Gabrielle “Coco” Chanel
“She came from nowhere and died an icon. The designes of this influential couturier permanently changed the look of the modern woman.
“Throughout her life she was always called ‘Mademoiselle,’ but in reality she was the grande dame of fashion. Gabrielle Chanel, known as Coco, invented the ‘litle black dress,’ quilted handbags. the tweed suit, and not at least, the legendary logo consisting of an interlocking double-C. Her unpretentiously luxurious designs perfectly suited the female form, and her collections the spirit of a new generation.
A Chanel Tweed Suit
“Born in 1883 in impoverished circumstances, she grew up in the orphanage of a convent and rose in record time from a modest textile shopgirl and occasional chanteuse to a couture legend. With her numerous lovers, Chanel, who never married, had not only procured the starting capital for her later fashion empire, but above all learned through observation everything she needed for success in business: vision, discipline, strategic skill, and perservance. She was the embodiment of the modern career woman long before they populated the metropolises of the world And since she was her own favorite model, she actually designed for women who did not as yet exist.”
“With Chanel, women’s liberation was consistently turned upside down: in 1910 she set herself up as a miliner in a lover’s bachelor apartment, where she radically reworked ready-made hats of the belle epoque. Three years later she opened a fashion salon in Deauville, another in Biarritz in 1915, and finally, in 1919, one on the Rue Cambon in Paris, still the headquarters of the house of Chanel.
Jersey suit from 1950s
“For Chanel, elegance meant nothing without comfort and simplicity. She therefore creted her fashions against prevailing trends, making suits with large, unladylike patch pockets whose loose fit was matched only by the material used: soft cotton jersey, previusly used only in the manufacture of men’s underwear. She shortened the hems of skirts to a sensational length just below the knee, abandoned frills and flounces, and made costume jewlery fashionable.”
From movie Coc Before Chanel
“No corset was needed for her sailor blouses, lightweight sweaters ladies’ pants, and youthful drop-waist tunic dresses. …
Day ensemble, ca. 1927
Gabrielle “Coco” Chanel (French, 1883–1971)
Silk, wool, metal
Purchase, The New-York Historical Society by Exchange Fund, 1984 (1984.28a-c)
[This ensemble represents the “little black dress,” one of Chanel’s most popular and enduring contributions to women’s fashion. In all of its layered details, a simple material, wool jersey, becomes elegant through superior tailoring technique. Couture details such as seam binding, carefully arranged pleats, the finely finished hem of the skirt, and hand-sewn belt make this ensemble an example of Chanel’s characteristic poverty de luxe, an expensive interpretation of a simple design made of modest materials. Chanel appropriated tailoring details from riding habits, men’s wear, and service uniforms in her quest to reduce and refine women’s clothing to its simplest and most elegant.]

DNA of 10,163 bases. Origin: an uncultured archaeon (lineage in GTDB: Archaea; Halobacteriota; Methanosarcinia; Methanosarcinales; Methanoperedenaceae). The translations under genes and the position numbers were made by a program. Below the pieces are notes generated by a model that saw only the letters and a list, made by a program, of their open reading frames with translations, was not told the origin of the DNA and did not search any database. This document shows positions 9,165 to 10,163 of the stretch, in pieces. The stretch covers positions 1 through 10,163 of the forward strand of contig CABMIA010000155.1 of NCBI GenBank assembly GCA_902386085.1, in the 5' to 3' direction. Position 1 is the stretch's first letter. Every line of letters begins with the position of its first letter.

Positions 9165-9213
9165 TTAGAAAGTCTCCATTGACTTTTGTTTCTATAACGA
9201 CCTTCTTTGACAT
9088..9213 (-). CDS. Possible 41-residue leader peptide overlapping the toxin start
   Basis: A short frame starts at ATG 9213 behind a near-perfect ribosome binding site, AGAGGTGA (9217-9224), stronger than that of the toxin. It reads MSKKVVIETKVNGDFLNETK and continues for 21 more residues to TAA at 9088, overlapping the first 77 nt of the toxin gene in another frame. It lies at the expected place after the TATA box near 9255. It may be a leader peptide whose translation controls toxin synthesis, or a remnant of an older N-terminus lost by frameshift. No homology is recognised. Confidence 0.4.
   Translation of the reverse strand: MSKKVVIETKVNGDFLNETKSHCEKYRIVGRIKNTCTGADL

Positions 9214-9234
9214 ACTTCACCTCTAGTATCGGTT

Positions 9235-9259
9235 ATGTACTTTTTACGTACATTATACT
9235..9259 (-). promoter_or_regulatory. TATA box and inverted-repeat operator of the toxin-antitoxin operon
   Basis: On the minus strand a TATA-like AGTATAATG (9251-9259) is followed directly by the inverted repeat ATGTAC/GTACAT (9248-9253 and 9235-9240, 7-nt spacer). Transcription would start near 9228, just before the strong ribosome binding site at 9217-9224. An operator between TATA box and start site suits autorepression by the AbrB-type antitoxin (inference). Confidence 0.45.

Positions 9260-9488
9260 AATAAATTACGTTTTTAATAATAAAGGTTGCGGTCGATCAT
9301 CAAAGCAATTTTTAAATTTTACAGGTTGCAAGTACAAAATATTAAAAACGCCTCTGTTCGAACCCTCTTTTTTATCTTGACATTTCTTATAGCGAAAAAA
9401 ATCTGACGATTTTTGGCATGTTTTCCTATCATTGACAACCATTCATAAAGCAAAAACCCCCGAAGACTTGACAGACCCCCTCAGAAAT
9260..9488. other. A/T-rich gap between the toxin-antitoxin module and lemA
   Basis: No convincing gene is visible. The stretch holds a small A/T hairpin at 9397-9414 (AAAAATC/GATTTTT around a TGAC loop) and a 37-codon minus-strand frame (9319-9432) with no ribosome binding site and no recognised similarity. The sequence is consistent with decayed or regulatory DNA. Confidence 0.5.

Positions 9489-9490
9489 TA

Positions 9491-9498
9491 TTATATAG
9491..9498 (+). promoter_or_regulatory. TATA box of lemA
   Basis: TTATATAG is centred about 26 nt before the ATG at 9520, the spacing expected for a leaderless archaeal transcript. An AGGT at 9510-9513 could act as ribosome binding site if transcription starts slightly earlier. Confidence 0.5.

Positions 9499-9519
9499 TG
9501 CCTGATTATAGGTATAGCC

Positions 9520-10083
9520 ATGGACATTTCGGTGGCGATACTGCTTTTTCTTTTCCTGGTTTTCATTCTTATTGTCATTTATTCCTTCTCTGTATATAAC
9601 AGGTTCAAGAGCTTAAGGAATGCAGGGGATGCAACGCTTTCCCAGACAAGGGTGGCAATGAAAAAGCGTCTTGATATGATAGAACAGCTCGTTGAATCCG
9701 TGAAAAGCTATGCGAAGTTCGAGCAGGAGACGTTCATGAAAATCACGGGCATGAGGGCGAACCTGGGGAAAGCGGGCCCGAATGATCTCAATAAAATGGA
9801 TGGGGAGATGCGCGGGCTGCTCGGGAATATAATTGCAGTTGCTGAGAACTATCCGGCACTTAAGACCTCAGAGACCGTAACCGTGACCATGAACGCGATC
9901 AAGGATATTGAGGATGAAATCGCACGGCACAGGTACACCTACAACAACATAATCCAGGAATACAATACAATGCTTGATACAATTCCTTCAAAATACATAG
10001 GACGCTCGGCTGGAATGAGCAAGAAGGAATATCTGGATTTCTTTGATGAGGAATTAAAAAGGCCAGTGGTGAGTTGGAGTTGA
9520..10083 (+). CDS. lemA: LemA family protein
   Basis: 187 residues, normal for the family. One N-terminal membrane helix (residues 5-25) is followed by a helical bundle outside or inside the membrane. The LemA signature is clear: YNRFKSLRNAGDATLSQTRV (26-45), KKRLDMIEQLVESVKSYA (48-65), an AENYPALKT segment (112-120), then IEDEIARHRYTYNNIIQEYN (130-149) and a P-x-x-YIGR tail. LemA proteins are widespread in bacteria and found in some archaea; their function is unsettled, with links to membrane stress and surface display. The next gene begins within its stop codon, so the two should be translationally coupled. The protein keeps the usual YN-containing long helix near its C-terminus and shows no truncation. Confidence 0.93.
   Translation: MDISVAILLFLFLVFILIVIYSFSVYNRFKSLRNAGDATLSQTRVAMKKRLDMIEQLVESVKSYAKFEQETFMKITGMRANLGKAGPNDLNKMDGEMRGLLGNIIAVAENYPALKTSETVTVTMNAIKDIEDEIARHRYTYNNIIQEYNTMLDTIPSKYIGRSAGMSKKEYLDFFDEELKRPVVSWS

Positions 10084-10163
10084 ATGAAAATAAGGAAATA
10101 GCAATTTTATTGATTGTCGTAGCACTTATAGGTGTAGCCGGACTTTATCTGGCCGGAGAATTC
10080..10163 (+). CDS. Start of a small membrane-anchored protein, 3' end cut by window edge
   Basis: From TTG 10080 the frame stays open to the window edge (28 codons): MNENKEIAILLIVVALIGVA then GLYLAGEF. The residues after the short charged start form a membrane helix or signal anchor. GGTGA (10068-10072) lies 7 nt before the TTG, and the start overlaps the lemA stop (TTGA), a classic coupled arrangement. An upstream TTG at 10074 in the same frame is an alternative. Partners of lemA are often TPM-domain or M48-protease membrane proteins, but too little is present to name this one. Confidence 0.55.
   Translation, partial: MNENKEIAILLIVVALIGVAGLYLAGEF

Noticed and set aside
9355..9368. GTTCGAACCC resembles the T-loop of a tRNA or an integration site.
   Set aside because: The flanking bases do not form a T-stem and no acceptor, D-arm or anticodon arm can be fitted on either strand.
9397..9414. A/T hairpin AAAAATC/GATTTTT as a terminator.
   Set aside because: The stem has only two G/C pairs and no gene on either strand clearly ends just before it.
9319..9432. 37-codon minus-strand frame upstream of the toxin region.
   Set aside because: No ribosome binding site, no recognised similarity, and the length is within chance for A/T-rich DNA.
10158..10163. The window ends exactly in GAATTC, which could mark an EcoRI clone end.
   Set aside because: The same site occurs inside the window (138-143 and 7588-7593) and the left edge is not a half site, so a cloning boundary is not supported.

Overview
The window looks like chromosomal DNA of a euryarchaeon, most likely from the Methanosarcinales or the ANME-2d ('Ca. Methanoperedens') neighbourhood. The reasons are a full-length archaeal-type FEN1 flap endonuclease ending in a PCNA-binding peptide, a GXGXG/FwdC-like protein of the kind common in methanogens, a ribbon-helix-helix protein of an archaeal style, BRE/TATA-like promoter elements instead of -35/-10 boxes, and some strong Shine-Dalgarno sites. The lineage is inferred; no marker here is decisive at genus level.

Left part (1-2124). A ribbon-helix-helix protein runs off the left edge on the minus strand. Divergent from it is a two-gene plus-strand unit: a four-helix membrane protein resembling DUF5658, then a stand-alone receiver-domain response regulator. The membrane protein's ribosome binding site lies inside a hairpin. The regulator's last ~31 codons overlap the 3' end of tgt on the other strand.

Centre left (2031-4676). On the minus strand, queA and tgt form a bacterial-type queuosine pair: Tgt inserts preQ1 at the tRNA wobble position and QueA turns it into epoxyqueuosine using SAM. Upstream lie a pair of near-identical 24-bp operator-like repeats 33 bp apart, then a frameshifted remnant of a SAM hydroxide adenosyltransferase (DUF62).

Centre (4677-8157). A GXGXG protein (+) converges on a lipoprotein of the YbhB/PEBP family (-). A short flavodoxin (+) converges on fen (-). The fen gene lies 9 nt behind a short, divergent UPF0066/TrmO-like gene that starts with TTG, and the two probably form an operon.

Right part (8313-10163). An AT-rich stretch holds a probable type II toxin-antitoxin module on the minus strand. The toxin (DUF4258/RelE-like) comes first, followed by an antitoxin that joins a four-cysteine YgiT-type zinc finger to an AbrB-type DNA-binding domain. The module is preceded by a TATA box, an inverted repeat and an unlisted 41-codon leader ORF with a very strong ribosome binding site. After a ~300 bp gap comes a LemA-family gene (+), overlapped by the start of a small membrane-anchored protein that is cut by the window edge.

Metropolitan Museum of Art
Day dress, ca. 1924
Gabrielle “Coco” Chanel (French, 1883–1971)
Irene Lewisohn Bequest, 1975 (1975.7)
[Particularly known for her innovative sportswear designs, Chanel used knits, such as jersey or knit tweed, to great advantage. Here, in this early example, she has created a dress that is both unmistakably stylish and completely practical with elements of construction that serve both decorative and functional purposes. A dress made of supple knitted fabric like this would not require much seaming to achieve a comfortable fit, but here the seams also flatter, emphasizing the slim verticality of the design. Even the braided self-fabric trim serves as button loops at the center front and sleeve cuffs. While the overall design is elegant, Chanel has also created a dress that slips over the head like the comfortable sweaters she first sold in Deauville.’] http://www.metmuseum.org/toah/works-of-art/1975.7
“As the attractive archetype of the modern woman, her approach to presenting her style to a society eager for change was highly personal. Chanel was not simply about fashion. Chanel was about a new way of life.
“Like most of the haute couture houses, Chanel closed her doors during World War II. In 1954, at the age of seventypone, out of boredom and blind rage, she finally dared to make her comeback. With his new look, Christain Dior had revived an image of women that Coco Chanel thought she had banished decades earlier. Her weapons in the rekindled battle were tweed suits, quilted bags, and the famous ‘little balck dress’–all bestsellers, which her successor Karl Lagerfeld consistently reinterprets. Up to the present day, Chanel’s philosophy has not lost even the lightest bit of its modernity.”
1883 – Born in Samur, France, on August 19 as Gabrielle Nonheur Chanel
1910 – Opens a milliner’s studio in Paris
1911 – Opens her first fashion house in Paris
1921 – Launch of the perfume Chanel No. 5
1926 – Creation of the ‘little black dress’
1939 – Closes her fashion house
1954 – Re-opens business and makes a comeback with the tweed suit
1971 – Dies in Paris on January 10
Simone Werle. p. 21.
- Publisher: Prestel (April 24, 2010)